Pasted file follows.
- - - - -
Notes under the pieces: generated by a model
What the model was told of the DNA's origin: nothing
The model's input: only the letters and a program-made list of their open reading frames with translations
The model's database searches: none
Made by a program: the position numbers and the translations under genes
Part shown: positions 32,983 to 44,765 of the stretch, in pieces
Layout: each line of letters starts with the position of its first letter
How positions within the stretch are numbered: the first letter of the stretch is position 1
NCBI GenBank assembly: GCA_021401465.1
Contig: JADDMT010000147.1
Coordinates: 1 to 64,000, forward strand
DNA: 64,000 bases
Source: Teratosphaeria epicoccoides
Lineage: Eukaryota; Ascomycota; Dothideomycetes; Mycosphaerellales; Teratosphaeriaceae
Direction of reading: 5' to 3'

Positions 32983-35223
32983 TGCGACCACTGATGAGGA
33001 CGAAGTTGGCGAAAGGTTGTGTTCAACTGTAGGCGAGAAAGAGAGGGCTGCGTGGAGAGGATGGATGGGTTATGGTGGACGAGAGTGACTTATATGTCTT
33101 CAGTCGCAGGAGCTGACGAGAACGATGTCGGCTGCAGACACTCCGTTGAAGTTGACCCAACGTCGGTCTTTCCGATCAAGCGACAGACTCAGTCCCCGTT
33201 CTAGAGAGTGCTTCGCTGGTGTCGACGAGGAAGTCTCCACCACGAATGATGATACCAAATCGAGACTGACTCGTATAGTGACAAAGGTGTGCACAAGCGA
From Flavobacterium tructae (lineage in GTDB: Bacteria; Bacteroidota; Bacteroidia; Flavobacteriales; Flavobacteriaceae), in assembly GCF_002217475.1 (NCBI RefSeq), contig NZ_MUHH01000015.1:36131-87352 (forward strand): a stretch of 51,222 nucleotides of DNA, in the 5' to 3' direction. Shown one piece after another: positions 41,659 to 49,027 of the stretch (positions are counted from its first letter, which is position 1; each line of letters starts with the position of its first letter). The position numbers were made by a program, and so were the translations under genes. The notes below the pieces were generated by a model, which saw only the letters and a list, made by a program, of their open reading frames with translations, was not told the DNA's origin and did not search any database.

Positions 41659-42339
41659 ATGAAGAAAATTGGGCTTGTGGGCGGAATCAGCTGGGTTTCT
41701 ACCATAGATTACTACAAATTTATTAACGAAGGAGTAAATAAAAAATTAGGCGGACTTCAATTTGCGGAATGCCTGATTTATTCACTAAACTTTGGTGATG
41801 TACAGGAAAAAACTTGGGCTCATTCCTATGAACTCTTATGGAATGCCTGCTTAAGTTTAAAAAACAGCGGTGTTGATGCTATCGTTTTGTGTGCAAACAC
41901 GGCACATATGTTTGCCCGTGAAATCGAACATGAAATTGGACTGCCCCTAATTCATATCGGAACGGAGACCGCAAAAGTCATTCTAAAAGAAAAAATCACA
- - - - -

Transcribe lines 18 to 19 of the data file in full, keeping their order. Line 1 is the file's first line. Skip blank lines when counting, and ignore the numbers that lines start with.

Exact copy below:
33001 CGAAGTTGGCGAAAGGTTGTGTTCAACTGTAGGCGAGAAAGAGAGGGCTGCGTGGAGAGGATGGATGGGTTATGGTGGACGAGAGTGACTTATATGTCTT
33101 CAGTCGCAGGAGCTGACGAGAACGATGTCGGCTGCAGACACTCCGTTGAAGTTGACCCAACGTCGGTCTTTCCGATCAAGCGACAGACTCAGTCCCCGTT